The work was developed at the SLE, Sound Lab Edinburgh – the audio research group at The University of Edinburgh, and was kindly supported by the Edinburgh Hacklab and Dorkbot ALBA. The project was finalized during an Artistic Development Residency at Inspace, Edinburgh. Inspace kindly sponsored the work by providing technical and logistical support, and organizing a public vernissage for the official launch of the project within the artistic research program “Non-Bio Boom”.
The XS technology was awarded the first prize at the Margaret Guthman Musical Instrument Competition (Georgia Tech Center for Music Technology, US, 2012) as the “world’s most innovative new musical instrument”.
The Scottish Arts Council, Creative Scotland, has awarded a grant in support of my participation to the Korean Electro Acoustic Community 2011 conference in Seoul, South Korea. The research was endowed twice with a PRE travel grant by the University of Edinburgh.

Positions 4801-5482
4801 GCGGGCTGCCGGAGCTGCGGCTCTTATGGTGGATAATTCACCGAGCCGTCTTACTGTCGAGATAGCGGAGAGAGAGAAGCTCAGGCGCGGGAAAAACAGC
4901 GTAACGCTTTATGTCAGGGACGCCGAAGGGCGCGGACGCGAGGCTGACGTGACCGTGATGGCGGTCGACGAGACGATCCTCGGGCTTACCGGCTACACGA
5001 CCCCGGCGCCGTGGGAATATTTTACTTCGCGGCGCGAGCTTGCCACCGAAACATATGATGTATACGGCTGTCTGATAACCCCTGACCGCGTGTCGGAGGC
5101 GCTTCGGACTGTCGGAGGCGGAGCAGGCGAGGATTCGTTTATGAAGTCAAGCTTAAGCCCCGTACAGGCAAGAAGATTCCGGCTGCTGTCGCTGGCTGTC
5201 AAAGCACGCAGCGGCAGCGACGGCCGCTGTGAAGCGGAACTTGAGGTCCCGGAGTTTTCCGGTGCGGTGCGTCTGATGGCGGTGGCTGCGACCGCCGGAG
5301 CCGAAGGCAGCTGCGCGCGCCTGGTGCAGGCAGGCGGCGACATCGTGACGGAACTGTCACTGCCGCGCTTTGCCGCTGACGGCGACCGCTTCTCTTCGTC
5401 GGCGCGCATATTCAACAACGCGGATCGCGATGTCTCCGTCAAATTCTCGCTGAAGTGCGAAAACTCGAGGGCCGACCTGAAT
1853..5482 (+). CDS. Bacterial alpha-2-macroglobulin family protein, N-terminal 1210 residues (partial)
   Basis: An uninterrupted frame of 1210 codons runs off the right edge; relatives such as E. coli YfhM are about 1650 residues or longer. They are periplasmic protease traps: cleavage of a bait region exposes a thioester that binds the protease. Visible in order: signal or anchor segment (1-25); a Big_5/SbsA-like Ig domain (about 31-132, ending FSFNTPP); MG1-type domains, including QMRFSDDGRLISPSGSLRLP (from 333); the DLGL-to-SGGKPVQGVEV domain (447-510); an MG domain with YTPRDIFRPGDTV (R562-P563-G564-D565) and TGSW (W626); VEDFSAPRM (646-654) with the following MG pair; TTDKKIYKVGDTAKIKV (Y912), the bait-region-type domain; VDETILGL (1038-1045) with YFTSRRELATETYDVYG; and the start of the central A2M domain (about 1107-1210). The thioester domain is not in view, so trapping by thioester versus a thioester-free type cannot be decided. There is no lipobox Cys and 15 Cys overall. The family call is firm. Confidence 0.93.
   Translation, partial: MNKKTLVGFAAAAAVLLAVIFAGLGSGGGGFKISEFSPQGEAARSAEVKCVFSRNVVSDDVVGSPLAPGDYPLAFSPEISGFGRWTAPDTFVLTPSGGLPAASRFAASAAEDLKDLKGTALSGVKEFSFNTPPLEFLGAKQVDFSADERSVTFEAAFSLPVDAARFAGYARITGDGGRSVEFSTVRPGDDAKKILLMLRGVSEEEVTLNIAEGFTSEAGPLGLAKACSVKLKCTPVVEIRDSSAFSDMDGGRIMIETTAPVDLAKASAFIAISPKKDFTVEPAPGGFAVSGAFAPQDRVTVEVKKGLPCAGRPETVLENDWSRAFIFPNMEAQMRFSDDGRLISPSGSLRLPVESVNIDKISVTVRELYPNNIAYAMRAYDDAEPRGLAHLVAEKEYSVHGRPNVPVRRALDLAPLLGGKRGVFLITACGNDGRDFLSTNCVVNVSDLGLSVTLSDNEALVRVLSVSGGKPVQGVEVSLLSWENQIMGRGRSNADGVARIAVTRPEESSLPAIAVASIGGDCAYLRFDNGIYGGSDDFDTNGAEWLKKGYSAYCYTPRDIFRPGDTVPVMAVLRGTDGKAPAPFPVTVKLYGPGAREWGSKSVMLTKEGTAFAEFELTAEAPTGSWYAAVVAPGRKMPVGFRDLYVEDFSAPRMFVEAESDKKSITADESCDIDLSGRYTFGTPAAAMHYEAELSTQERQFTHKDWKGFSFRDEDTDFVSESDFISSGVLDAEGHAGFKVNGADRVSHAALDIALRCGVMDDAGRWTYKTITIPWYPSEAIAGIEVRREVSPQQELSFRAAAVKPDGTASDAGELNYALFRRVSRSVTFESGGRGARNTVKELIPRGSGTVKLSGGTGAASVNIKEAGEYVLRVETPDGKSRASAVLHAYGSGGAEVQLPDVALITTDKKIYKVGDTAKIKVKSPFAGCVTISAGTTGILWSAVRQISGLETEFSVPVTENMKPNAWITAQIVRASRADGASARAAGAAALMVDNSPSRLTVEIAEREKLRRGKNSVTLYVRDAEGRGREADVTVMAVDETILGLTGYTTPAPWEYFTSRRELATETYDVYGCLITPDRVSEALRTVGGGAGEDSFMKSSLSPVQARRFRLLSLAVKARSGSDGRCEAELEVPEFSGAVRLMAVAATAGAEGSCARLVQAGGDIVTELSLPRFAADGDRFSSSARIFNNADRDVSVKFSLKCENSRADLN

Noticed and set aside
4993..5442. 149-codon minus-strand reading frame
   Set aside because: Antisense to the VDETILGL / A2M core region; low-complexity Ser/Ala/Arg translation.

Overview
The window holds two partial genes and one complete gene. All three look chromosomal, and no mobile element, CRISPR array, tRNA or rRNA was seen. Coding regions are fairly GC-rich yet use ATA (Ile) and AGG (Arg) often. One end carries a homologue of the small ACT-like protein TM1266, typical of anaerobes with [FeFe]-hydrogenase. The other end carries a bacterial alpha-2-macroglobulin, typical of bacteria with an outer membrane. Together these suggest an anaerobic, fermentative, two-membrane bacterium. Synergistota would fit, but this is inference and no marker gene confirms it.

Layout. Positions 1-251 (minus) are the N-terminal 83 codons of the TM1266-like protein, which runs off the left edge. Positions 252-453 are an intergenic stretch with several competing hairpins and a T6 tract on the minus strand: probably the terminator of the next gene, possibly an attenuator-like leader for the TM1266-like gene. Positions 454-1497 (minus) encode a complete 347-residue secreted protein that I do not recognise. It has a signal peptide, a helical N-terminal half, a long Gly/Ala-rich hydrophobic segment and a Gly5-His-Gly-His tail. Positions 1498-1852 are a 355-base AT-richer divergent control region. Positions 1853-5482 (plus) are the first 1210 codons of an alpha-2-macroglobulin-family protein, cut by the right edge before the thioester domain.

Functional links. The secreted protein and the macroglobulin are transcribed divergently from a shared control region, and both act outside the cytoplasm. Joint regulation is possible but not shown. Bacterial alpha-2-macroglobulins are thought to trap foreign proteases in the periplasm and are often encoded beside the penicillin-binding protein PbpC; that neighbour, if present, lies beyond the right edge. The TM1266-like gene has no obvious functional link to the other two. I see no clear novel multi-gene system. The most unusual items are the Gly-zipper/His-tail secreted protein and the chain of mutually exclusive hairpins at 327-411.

The use of open source technologies is an integral aspect of the research. The biosensing wearable device was designed and implemented by Marco Donnarumma, with the support of Andrea Donnarumma and Marianna Cozzolino. The Pure Data-based framework for real time analysis and processing of biological sounds was designed and coded by the author on a Linux machine, with inspiring advice by Martin Parker, Sean Williams, Owen Green Jaime Oliver, and Andy Farnell.
Action art for vexed body and biophysical media by Marco Donnarumma.
Into the Flesh
A musical piece for Xth Sense, trombone and double bass by Shiori Usui
Music for Flesh II
Interactive music performance for enhanced body by Marco Donnarumma
Pictures courtesy of Chris Scott.